uncontrollable, they will find that it's actually a lot more fun to think
about than they might have guessed. Of course, it does require paying
attention to the actual needs of potential users.
Another principle I would mention is that while a "killer app" is necessary,
it isn't, or may not be, sufficient. The new technology must be adequately
easy for the intended users to learn and adapt to. Had Java used Lisp syntax,
for instance, it might still be catching on but not with the same velocity.
In that case, chances are someone else would have come along with a C-syntax
variant, which would sooner or later have displaced the original. (Don't get
me wrong. I love Lisp syntax. But to most people, it's unfamiliar.)
So perhaps the first question to ask is, Who is the intended audience for
LispOS? This deserves some discussion. I see a few groups who might be
-- students who want to see another view of the computing world than the
C/Unix orthodoxy; possibly also, educators who want to expose their
students to such a view (I'll call these "academic users")
-- researchers in language and OS design and implementation who want to
try out their ideas, and to share ideas with others in a concrete form
-- professional programmers who want easier ways to build applications, and
to build new kinds of applications
-- AI researchers, like myself, who could never quite build the systems we
wanted to build on the available platforms
-- general users who want a system that functions more automatically and
intelligently than current designs
Let me say a few words about each of these.
The academic community has already picked up on Scheme to some extent. A
high-quality implementation with some important new features (like
persistence) would surely garner some acceptance. Still, I don't know what
the potential market is here. If I were a CS professor teaching Scheme, I
would almost certainly switch to Java immediately. (Of course LispOS could
support Java -- more on that later.)
The CS researchers, who of course overlap with the academic community, are
probably the most important target group. Indeed, most of the people on this
list appear to be in this category. These are the people who will gravitate
to LispOS most readily, who will be most forgiving about its idiosyncrasies,
and who likely will get the most benefit out of it. Object-oriented operating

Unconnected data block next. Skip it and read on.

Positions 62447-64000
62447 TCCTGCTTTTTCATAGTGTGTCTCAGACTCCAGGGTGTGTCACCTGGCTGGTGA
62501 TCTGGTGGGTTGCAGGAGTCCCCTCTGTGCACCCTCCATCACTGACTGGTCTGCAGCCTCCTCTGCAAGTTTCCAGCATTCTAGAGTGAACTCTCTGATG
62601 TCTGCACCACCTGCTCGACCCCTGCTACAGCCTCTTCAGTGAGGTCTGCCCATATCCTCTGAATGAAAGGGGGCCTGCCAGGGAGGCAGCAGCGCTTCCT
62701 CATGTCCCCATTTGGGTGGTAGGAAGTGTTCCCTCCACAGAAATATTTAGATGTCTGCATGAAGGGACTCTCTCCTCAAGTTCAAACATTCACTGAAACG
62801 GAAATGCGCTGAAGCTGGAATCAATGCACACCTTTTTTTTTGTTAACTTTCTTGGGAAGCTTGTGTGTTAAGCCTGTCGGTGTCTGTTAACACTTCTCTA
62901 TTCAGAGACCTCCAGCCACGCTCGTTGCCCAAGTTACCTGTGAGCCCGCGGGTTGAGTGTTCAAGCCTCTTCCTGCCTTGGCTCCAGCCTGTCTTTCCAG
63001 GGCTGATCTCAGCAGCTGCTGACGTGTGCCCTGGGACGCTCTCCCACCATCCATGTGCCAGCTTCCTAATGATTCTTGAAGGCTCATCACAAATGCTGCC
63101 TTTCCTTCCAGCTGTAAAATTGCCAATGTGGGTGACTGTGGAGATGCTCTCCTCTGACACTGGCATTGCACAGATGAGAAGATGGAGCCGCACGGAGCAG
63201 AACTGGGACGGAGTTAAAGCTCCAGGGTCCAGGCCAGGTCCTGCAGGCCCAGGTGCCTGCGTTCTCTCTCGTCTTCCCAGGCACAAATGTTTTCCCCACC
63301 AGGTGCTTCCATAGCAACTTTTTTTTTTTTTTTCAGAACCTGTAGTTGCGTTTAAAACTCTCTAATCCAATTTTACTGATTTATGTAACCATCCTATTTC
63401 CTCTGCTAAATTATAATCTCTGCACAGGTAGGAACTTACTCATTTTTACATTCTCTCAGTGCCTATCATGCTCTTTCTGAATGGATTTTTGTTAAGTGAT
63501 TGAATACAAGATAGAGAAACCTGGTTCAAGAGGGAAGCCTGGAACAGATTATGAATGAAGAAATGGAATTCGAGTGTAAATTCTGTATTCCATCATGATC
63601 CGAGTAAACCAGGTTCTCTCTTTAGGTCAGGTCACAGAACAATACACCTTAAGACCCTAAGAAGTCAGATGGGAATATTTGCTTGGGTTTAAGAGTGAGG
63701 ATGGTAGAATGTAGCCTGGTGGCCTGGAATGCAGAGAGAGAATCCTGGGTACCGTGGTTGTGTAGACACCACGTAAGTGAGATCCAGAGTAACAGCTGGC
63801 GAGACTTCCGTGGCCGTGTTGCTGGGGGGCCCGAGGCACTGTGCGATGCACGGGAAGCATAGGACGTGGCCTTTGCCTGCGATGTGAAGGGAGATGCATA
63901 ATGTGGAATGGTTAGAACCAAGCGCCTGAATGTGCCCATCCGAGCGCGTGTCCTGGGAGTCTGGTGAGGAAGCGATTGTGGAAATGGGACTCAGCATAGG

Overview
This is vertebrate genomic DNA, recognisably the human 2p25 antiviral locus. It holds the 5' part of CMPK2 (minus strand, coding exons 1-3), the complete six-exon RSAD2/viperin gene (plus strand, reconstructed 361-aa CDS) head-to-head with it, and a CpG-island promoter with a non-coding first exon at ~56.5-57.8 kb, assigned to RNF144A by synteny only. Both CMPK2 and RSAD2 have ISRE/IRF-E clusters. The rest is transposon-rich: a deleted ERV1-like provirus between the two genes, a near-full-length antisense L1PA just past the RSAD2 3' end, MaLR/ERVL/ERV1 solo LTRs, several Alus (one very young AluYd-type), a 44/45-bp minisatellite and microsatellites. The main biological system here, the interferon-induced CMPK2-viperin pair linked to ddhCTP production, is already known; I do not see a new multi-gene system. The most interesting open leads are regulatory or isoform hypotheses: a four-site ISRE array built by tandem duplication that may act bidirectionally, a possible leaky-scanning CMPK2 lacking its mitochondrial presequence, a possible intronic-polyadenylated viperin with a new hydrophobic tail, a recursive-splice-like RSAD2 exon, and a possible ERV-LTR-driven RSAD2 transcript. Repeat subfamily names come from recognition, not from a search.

systems are already an established research area, and LispOS will, I expect,
make a clear and substantial contribution to the field.
The professional programmers are a group I think we'd like to serve, but I
don't know if it's going to be possible to reach them. Here the need for a
"killer app" is particularly pronounced, and I don't see offhand what that
application could be. A high-quality persistent Java implementation will be
of interest to some, but of course there are likely to be commercial offerings
in that area fairly soon. This deserves more thought.
As for AI researchers like me, we already need LispOS badly, but we're not a
large group (we don't even comprise the whole AI community; just those of us
who need to work with very large amounts of stored structure).
And finally, general users. I have thought a little about what value LispOS
might provide an unsophisticated user. This is just an idea, and it's a bit
of a long shot, but it does strike me that today's computer systems are still
far too hard to use. People need them to be self-administrating to a much
greater extent; to build a detailed model of the user and his/her goals and
preferences; and particularly, to provide much more intelligent handling of
errors of various kinds. This is something a fully integrated system like
LispOS could do far more easily than a present-day OS. Again, this deserves
more thought, but I wanted to toss it out there.
[Whew! I've already spent too much time on this and though I have a *lot*
more to say, think I will go ahead and distribute this, as I'm not sure when
I'll be able to write more.]